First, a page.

Brian Fielding



Acrylic paint on canvas
Support: 1727 x 2032 mm
Purchased 1997


In the early 1980s, Fielding's work saw a shift from the abstract, gestural painting which had characterised his early pictures to a style which was more allusive in character and, in terms of composition, more suggestive of still life. In Cherry the connotations of still life are pronounced. Various elements are arranged on an asymmetrical field of red, which implies a surface such as a tabletop, while providing a backdrop for character-like images such as the looping brushstroke at the left. This brushstroke recalls the calligraphic character of Fielding's paintings of the 1970s, which drew inspiration from Japanese brush painting. On the right, various circular forms suggest, among other things, a bowl, a pair of cherries and, at the top right corner, a dish containing apples or pears. These shapes can also be read as a figure - the cherry sprig as an outstretched arm with pointing finger, the incised lines describing fruit in the dish evoking the eye-sockets of a skull. Cherry can therefore be understood as a memento mori. Fielding was aware that he was terminally ill, and the skeletal finger and skull were recurrent images in his work at this time.

Further reading:
Brian Fielding: New Paintings and Paintings 1960-1983, exhibition catalogue, Mappin Art Gallery, Sheffield 1986, reproduced p.13 in colour

Terry Riggs
November 1997

Technique and condition

The painting was executed on a single piece of medium-weight cotton duck canvas, with a slightly open weave. This is secured to a rather flimsy stretcher with wire staples at the rear, which are hidden by softwood battens screwed to back of the stretcher bars. Once stretched, the canvas was then primed with a white pigmented acrylic gesso, which has penetrated in many areas through to the back of the canvas.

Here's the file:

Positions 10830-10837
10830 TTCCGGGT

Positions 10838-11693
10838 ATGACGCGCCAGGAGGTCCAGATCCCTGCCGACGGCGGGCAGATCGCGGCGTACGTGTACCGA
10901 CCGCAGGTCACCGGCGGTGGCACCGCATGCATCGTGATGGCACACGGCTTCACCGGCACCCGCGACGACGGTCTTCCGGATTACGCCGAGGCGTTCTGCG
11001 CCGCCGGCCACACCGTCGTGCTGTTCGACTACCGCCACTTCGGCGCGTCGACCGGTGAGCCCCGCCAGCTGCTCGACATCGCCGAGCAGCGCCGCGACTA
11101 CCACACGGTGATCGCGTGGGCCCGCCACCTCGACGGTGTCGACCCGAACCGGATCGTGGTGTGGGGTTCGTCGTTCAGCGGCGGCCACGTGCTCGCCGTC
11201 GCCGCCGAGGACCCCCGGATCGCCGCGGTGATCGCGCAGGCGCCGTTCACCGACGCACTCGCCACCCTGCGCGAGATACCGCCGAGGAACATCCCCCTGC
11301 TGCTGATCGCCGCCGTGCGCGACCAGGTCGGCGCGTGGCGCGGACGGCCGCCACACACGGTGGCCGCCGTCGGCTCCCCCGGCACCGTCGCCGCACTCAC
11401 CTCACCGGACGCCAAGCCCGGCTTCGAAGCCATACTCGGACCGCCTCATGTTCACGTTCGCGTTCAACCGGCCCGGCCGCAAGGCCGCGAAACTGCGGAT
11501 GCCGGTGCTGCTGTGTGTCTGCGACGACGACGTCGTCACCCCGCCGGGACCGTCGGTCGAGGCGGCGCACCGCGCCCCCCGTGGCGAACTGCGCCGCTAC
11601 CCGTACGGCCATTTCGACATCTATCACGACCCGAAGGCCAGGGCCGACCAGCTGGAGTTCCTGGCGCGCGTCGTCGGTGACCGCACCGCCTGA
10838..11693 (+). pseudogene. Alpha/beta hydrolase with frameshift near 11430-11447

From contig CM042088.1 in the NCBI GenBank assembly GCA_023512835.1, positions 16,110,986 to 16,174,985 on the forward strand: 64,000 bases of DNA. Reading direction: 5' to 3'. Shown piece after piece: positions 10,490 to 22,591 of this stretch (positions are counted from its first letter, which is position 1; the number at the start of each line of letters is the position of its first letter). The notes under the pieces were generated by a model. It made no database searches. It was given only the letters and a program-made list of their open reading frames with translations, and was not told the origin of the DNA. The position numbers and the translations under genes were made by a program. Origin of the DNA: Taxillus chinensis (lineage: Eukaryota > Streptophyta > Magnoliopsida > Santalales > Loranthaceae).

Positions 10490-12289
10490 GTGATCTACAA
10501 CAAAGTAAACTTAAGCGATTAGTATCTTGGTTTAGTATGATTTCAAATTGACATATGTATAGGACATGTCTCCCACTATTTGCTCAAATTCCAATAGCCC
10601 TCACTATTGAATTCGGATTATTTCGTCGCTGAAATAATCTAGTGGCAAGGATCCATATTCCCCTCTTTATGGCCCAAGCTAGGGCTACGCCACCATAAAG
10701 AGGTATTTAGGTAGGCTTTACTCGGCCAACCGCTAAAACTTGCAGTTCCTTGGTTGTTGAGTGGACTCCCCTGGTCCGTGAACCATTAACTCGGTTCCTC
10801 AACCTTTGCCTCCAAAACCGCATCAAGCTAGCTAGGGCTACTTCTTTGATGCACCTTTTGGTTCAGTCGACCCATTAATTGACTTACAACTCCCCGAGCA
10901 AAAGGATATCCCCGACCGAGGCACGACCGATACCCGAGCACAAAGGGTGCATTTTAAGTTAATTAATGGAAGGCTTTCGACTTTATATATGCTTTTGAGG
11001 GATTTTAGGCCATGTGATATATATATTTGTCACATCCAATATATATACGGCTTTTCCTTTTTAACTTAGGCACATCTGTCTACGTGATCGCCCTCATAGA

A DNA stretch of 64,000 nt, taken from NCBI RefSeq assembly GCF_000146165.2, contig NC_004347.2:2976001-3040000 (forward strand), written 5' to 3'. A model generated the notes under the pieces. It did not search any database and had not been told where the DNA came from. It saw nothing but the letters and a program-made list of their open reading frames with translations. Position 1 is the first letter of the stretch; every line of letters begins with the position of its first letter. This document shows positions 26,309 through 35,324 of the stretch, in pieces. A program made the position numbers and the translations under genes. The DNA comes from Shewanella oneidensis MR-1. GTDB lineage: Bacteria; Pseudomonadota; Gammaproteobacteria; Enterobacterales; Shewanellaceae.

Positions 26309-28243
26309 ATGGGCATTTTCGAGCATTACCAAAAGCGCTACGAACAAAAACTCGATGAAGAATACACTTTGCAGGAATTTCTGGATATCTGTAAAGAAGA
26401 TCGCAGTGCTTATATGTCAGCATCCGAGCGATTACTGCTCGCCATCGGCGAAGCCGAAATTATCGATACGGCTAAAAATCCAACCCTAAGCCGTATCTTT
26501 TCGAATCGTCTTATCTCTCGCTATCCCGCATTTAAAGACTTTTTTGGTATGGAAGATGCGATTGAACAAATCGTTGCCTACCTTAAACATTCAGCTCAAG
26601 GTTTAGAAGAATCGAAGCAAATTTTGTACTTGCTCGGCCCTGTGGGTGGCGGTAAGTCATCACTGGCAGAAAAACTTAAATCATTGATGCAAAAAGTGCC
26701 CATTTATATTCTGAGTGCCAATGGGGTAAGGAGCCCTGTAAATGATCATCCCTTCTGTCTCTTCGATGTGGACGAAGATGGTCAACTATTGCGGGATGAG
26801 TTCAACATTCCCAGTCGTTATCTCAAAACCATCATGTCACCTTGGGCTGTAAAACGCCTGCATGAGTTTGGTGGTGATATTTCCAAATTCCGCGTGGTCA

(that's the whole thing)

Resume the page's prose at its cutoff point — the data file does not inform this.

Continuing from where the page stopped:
The paint used was made by the artist, mixing dry pigments into a PVA (or polyvinyl acetate) dispersion. This was recorded on a label on the back of the stretcher and the presence of PVA has been confirmed by chemical analysis. Although the actual PVA product used is not known, this class of material is commonly encountered in waterborne white wood glues. The paints used would have been heavily loaded with pigment because they have produced opaque films with a very matt and dry surface quality. In addition, the red paint, which makes up much of the background colour, is particularly granular in consistency and appears to contain some additional granular material, possibly sand. The paint has been applied exclusively by brush (in a range of widths) in a very loose manner. The emulsion paint would have been very fast drying, permitting a rapid build up of layers if desired. Although the paint layers are predominantly thin and flat, there are some isolated areas of increased thickness corresponding to the edges of brushstrokes and the use of very lean paint (such as the central maroon colour and the darker blue in the lower right corner). Another technique used in this painting was the scraping back with a clean stiff brush of a paint layer before it had dried to reveal the underlying colour. An interesting drying defect can be seen in the brown paint which lies over an orange layer just above the centre of the painting, where the top layer has been thinned with too much water to form a coherent film, and this has resulted in the appearance of so-called drying cracks. Cracks of a very different nature have also formed where the canvas has flapped against the stretcher bars. These are predominantly seen running vertically down the left edge of the centre bar in the red and black paint, but also around the edges, and are a result of the rather brittle nature of such highly pigmented paint films.

The painting is currently undergoing conservation treatment. Despite the presence of this cracking, the painting is now in a stable condition. The original stretcher will be strengthened or possibly replaced so that the support can be stretched more tightly and subsequently be prevented from further destructive contact with the stretcher bars. The batten frame will probably also be replaced with a stronger L-section design of similar appearance, which will offer the painting far greater protection. With careful handling the painting should then not undergo any further deterioration.

Tom Learner
October 1997